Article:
Just before we reached Edmonton we decided to stop at Elk Island National Park. What convinced us was seeing three or four dozen bison covered with snow, lounging near the freeway that cuts the park in half. Along with bison in their semi-natural habitat, we thought it might be a great chance to see the elk or moose that had so far evaded us. We turned up a well plowed road and again found ourselves alone in a lovely preserve shrouded in its winter blanket of white. As for wildlife, all was still. We paid our entrance fee and drove down what was called the “Bison Loop”, figuring we’d at least get another peek at the big herd we’d seen from the freeway. There was nothing, just a pristine vista of white. We spent two hours in the park, driving through and appreciating its wintery beauty, but seeing nothing much apart from a couple of birds. We returned to the freeway to stop and photograph the mighty bison in repose. As we left it began to snow again in ernest.
The days of driving dragged on. We started to bicker as car-fever set in, both of us questioning the wisdom of our speedy trip across Canada. There was much to see, but it felt like we weren’t seeing it. We drove an average of 8 hours a day on our way to Jasper National park and by the time we arrived we were tired and grumpy.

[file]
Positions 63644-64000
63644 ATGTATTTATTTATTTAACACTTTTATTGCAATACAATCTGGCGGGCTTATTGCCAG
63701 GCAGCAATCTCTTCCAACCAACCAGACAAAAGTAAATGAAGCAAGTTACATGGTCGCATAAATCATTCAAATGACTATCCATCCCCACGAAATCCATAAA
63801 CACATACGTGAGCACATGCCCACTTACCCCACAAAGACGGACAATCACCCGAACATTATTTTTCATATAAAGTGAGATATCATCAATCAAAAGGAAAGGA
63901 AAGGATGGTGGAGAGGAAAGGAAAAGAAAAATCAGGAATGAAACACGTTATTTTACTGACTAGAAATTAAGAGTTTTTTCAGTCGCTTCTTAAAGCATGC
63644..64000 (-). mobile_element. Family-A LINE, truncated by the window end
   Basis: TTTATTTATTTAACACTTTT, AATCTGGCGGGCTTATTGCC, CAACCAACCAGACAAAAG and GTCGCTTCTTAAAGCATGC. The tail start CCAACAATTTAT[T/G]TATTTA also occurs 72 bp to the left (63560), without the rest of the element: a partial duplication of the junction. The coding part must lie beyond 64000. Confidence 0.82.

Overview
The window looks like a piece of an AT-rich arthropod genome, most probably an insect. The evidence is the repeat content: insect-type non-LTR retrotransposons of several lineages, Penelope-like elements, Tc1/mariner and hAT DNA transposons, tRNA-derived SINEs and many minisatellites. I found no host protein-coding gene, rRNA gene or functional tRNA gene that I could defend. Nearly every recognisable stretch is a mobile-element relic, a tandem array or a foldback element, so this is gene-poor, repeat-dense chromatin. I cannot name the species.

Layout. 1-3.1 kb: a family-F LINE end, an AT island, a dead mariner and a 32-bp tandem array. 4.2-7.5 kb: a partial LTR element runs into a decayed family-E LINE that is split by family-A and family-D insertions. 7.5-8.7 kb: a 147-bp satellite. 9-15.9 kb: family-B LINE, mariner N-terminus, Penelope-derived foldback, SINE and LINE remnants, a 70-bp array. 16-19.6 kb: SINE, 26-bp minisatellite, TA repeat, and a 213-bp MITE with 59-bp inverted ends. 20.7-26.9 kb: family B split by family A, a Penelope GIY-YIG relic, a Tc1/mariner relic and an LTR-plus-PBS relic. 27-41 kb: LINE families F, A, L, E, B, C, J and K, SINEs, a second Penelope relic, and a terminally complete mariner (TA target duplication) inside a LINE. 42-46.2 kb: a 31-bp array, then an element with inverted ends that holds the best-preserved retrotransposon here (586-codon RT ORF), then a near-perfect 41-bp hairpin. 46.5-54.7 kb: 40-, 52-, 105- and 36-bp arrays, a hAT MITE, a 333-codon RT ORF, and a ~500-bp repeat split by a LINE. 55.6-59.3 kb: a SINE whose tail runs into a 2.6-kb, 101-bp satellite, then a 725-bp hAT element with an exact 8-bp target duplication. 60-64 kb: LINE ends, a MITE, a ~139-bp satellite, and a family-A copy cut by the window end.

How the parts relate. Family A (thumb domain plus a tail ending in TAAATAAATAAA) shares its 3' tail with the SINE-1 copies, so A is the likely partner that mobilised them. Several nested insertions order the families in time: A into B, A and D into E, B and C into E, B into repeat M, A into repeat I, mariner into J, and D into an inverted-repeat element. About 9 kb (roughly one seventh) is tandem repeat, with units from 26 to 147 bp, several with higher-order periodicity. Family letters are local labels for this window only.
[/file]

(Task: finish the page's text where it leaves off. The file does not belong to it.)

Entering the park after dark it was impossible to see anything but the taillights of the car ahead of us. We had the sense that we’d gained some elevation, but apart from that it was had to believe we’d entered the dominion of the Canadian Rockies. A sign told us to watch for wolves which at one point would have made me peer eagerly into the brush – but darkness, road weariness and a growing skepticism kept me from getting too excited. I was starting to think all the moose crossing signs throughout Canada were a marketing ploy. We checked into the cozy Marmot Motel in Jasper, ate an overpriced dinner and then crashed into bed, exhausted and unexcited about moving on the next day. We bickered more about the future of the trip, the past of the trip, especially the present of the trip. Where we making a terrible mistake driving all that way? Why hadn’t we allowed ourselves more time in this massive, beautiful country?
In the morning we made the decision to stay in Jasper for one more night. We clearly needed a break and the dawn light told us it was going to be a beautiful clear day. We saw for the first time that from our window we could see the peaks of the Rockies just starting to glow golden with dawn. The car started right away as we jumped in to explore the park. The thermometer showed it was a balmy 28º.